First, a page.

A Pomona woman was arrested Tuesday on federal charges that accuse her of conspiring to procure and illegally export sensitive space communications technology to her native China.
Si “Cathy” Chen, 32, was expected to be arraigned Tuesday afternoon in U.S. District Court in Los Angeles on an indictment returned by a federal grand jury on April 27 and unsealed Tuesday following her arrest.
The 14-count indictment accuses Chen of violating the International Emergency Economic Powers Act, which controls and restricts the export of certain goods and technology from the United States to foreign nations.
Chen is also charged with conspiracy, money laundering, making false statements on an immigration application, and using a forged passport.
According to the indictment, from March 2013 to December 2015, Chen purchased and smuggled sensitive items to China without obtaining licenses from the U.S. Department of Commerce that are required under the Economic Powers Act.
Those items included components commonly used in military communications “jammers” from which Chen removed the export-control warning stickers prior to shipping, court papers allege.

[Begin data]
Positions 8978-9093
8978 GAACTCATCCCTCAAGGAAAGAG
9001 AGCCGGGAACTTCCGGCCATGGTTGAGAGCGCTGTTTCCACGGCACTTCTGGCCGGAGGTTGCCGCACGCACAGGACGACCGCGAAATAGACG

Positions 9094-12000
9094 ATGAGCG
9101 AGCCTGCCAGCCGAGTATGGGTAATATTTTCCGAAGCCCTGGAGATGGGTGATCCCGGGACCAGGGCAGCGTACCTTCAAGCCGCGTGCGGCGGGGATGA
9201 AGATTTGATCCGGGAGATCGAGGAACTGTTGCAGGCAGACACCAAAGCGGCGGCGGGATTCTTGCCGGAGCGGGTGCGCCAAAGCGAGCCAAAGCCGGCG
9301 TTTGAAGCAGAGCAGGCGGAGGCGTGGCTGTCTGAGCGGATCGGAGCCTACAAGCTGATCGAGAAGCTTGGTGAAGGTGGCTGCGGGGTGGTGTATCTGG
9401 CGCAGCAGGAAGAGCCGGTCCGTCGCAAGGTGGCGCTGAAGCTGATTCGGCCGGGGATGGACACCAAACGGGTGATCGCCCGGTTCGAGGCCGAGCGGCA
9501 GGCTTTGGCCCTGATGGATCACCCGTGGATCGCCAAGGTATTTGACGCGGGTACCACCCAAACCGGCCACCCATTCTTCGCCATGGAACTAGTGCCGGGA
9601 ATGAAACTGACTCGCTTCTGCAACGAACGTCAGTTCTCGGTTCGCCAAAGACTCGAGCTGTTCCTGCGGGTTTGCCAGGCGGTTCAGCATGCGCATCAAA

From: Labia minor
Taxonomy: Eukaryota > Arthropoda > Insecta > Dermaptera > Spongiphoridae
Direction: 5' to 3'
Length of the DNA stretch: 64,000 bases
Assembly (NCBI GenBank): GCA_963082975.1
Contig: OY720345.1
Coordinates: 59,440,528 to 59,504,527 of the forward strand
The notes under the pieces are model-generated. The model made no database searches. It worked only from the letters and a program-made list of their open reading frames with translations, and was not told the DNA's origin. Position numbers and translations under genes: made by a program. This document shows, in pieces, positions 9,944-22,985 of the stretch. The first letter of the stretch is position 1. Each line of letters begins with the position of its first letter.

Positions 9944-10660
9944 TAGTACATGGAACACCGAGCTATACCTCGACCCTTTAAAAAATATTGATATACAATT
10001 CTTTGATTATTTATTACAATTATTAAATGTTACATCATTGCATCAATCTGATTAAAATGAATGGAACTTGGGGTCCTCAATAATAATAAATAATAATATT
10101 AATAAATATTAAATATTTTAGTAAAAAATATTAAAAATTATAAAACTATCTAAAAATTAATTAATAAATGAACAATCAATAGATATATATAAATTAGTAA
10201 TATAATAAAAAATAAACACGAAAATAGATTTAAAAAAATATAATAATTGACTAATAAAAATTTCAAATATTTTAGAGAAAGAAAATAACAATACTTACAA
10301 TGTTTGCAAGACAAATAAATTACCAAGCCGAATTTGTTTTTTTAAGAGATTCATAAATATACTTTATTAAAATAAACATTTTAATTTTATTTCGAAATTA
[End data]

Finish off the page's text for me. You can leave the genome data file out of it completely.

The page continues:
Additionally, Chen is suspected of smuggling communications devices worth more than $100,000 that are commonly used in space communications applications, according to the U.S. Attorney’s Office.
The indictment further describes how Chen allegedly received payments for the illegally exported products through an account held at a bank in China by a family member.
“Federal export laws are designed to protect American interests by preventing the proliferation of technology that may fall into the wrong hands,” said acting U.S. Attorney Sandra R. Brown. “We will vigorously pursue those who traffic items that could harm our national security if they land in the wrong hands.”
In addition to the export violations, Chen is charged with employing several aliases and using a forged passport in an effort to conceal her alleged smuggling activities on behalf of unnamed co-conspirators in China.
The indictment alleges the defendant used a Chinese passport bearing her photo and a false name — “Chunping Ji” — to rent an office in Pomona, where she took delivery of the export-controlled items. After receiving the goods, Chen shipped the devices to Hong Kong in parcels that bore her false name, along with false product descriptions and monetary values, all done in an effort to avoid attracting law enforcement scrutiny, prosecutors allege.
If convicted of the 14 charges in the indictment, Chen would face up to 150 years in prison, prosecutors said.
—City News Service
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